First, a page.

Researching stocks that you're thinking of investing in can be overwhelming and intimidating when you're new to the process. But researching stocks and investments isn't as difficult as it might seem at first glance. The key is to understand how to read financial statements.
- To get started with researching stocks, you can read various financial documents, such as a company's Form 10-K and annual report.
- With a little bit of practice, you can learn how to look at the numbers and see what appears to be going on within the company.
- You're ready to begin purchasing stocks after you understand market and limit orders, as well as a few basics about options, shorts, margins, and other stock-buying concepts.
How to Start Researching Stocks
Most likely, you wouldn't make a major investment in a product—say, a car—without first doing some research on your preferred model and its closest competitors. The same applies to stocks. You shouldn't invest in stocks without knowing something about the other companies in the industry.
Owning stocks is nothing more than owning pieces of various businesses. Businesses that issue stock are required to produce and publish public reports and those public reports are where you should begin when you're deciding which stocks you should buy.
Documents to Research
Publicly traded companies must file various financial documents with the U.S. Securities and Exchange Commission. One is the Form 10-K, an annual report showing the balance sheet, income sources, revenues, and expenses. The narrative section of a 10-K can provide insight into the company's concerns about competition, market conditions, and other useful information.
The Form 10-Q is a quarterly update of the information contained in an annual report and is typically accompanied by an earnings call with analysts that can be found on financial websites.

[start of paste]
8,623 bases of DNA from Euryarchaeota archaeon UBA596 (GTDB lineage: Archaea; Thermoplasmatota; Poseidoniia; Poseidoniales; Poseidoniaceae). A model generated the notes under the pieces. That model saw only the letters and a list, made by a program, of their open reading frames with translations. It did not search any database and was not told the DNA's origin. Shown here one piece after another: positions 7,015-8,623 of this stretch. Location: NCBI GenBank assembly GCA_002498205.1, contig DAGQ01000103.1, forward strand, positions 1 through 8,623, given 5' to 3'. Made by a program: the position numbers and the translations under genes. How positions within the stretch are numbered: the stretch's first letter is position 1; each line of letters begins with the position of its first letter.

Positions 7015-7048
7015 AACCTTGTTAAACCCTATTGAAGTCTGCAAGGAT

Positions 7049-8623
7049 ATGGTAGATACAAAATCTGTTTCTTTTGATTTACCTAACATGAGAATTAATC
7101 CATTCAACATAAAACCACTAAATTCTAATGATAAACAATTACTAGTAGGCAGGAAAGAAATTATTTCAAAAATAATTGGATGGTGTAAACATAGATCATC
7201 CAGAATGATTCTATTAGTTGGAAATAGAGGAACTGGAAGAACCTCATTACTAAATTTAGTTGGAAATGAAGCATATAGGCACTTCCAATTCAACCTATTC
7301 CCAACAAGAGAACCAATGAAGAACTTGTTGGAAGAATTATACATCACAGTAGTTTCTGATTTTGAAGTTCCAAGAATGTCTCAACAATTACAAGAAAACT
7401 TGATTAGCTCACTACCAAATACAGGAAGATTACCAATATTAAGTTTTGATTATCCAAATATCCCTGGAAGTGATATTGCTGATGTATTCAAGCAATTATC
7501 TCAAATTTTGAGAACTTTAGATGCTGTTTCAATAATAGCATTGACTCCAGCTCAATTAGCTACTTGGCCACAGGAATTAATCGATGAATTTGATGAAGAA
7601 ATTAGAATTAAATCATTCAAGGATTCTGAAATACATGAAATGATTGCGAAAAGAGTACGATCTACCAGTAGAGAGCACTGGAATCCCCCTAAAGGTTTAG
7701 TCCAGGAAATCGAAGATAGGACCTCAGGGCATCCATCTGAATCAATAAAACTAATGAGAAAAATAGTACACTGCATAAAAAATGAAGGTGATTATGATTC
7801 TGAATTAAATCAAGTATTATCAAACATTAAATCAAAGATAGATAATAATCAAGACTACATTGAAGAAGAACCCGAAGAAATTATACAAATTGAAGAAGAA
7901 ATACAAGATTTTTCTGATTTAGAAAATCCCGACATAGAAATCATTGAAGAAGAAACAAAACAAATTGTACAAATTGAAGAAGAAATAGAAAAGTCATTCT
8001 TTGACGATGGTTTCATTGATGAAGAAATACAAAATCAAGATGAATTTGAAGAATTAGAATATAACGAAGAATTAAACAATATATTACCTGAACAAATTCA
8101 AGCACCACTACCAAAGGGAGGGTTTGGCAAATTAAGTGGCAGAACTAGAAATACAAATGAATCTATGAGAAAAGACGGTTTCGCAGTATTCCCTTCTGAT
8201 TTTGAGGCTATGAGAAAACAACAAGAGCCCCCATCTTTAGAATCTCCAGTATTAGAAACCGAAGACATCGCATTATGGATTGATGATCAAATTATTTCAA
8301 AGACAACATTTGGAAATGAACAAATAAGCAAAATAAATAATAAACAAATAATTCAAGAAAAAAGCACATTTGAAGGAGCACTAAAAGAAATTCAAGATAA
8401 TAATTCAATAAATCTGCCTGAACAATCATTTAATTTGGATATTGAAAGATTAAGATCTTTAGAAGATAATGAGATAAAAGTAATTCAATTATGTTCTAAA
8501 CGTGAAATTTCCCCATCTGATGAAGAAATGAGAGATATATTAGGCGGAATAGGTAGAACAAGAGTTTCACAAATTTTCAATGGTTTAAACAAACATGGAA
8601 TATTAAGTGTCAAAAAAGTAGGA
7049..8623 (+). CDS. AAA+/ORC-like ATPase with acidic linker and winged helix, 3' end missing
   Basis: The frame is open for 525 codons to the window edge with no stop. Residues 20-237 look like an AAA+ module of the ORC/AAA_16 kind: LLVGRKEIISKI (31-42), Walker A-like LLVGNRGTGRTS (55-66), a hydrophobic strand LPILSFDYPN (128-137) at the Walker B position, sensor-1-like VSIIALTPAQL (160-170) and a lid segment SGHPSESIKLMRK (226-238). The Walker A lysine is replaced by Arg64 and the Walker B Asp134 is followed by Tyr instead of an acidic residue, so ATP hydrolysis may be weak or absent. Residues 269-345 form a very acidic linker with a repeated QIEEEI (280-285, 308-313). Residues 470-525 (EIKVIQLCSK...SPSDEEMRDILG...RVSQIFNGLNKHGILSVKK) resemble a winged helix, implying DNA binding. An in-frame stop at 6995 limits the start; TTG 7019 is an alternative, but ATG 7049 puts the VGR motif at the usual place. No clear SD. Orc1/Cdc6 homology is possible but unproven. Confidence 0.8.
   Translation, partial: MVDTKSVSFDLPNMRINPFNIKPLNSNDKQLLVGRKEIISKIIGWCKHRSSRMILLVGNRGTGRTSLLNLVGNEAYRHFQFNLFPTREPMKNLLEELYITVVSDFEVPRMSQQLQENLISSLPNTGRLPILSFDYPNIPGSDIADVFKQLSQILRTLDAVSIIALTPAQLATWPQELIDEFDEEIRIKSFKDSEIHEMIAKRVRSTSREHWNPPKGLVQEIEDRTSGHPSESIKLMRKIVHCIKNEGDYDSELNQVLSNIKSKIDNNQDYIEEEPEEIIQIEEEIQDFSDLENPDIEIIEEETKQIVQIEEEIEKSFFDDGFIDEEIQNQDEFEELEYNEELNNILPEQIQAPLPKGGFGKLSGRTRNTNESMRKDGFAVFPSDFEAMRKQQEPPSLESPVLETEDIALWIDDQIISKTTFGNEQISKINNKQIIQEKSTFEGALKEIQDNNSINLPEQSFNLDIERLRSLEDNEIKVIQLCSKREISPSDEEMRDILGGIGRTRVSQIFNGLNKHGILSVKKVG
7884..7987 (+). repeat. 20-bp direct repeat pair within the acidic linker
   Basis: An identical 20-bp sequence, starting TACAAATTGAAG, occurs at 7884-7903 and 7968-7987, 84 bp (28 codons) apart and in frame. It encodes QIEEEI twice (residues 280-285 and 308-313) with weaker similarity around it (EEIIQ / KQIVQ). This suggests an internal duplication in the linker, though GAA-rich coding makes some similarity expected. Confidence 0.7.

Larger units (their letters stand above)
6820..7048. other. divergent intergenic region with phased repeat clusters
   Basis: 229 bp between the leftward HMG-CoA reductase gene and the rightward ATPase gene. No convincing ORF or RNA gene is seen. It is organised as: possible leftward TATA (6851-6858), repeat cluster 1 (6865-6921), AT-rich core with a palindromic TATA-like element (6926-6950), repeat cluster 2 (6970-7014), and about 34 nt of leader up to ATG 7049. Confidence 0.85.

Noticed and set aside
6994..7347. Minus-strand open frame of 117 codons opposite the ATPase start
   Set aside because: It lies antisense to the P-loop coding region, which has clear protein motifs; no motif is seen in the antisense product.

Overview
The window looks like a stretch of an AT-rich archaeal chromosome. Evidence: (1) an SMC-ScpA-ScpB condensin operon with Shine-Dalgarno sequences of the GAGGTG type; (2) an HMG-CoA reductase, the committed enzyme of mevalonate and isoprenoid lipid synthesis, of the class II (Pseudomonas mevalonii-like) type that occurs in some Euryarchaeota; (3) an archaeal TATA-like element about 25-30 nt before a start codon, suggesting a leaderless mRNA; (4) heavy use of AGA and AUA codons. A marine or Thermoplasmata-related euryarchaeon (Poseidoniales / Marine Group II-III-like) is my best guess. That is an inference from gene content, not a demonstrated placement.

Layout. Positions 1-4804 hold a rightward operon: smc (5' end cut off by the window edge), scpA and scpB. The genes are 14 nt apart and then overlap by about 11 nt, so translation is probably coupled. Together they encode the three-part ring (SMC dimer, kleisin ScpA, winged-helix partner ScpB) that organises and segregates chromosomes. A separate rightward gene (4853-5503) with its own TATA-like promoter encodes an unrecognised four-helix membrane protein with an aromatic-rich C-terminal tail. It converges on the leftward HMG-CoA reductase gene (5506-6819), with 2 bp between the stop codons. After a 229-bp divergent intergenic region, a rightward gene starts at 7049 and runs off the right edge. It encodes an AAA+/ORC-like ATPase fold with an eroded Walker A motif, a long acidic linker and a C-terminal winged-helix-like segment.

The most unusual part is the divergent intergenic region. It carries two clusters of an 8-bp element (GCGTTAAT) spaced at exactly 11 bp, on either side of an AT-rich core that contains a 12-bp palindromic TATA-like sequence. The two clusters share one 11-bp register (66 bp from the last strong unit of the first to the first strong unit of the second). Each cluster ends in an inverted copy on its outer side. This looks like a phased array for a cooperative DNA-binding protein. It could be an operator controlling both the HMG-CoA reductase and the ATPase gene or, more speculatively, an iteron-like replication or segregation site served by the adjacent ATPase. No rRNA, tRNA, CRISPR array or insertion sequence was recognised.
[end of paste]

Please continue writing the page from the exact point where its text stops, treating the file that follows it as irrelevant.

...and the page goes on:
Reading a Company's Annual Report
Annual reports can be found on the websites of publicly traded companies through the Investor Relations section.
One way to accelerate your understanding is to bring an annual report to a financial adviser for interpretation. While you will pay for the time, it will come back to you many times over as you are able to make sense of the publicly available information.
Reading an annual report is the key to being able to value a company. With a little bit of practice, you can learn how to look at the numbers and see what appears to be going on within the company. Concepts such as accounting goodwill, depreciation, and diluted shares outstanding will begin to make sense.
Key areas to focus on are:
- Revenue: Money coming into a company
- Net income: What's left after expenses and taxes
- Earnings and earnings per share (eps): Company profitability on a per-share basis
- Price/earnings ratio (P/E): Company's current stock price divided by its earnings per share
- Return on equity (ROE) and Return on assets (ROA): ROE is profit generated per dollar of shareholder investment. ROA is profit generated from the company's own money.
One of the most successful stock-picking and investment methods in history is value investing.
The value investing approach—either in its pure or modified form—was started by the famous Benjamin Graham. Read up on his seven investment secrets before you get started. His approach has allowed many investors to amass fortunes in the hundreds of millions or even tens of billions of dollars, including Warren Buffett, John Templeton, Peter Lynch, Charlie Munger, Bill Ruane, Eddie Lampert, Lou Simpson, and the guys at Tweedy Browne and Company.
Buying and Trading Stocks
You're ready to begin purchasing stocks after you've done your research, which includes an understanding of the difference between a market order and a limit order, and a few basics about options, shorts, margins, and other stock-buying concepts. Find out the types of trades you can place at your broker as well.
NOTE: Please consult with a financial adviser for the most up-to-date advice and answers to any specific questions you might have. The information contained in this article is not intended as investment advice and it is not a substitute for investment advice.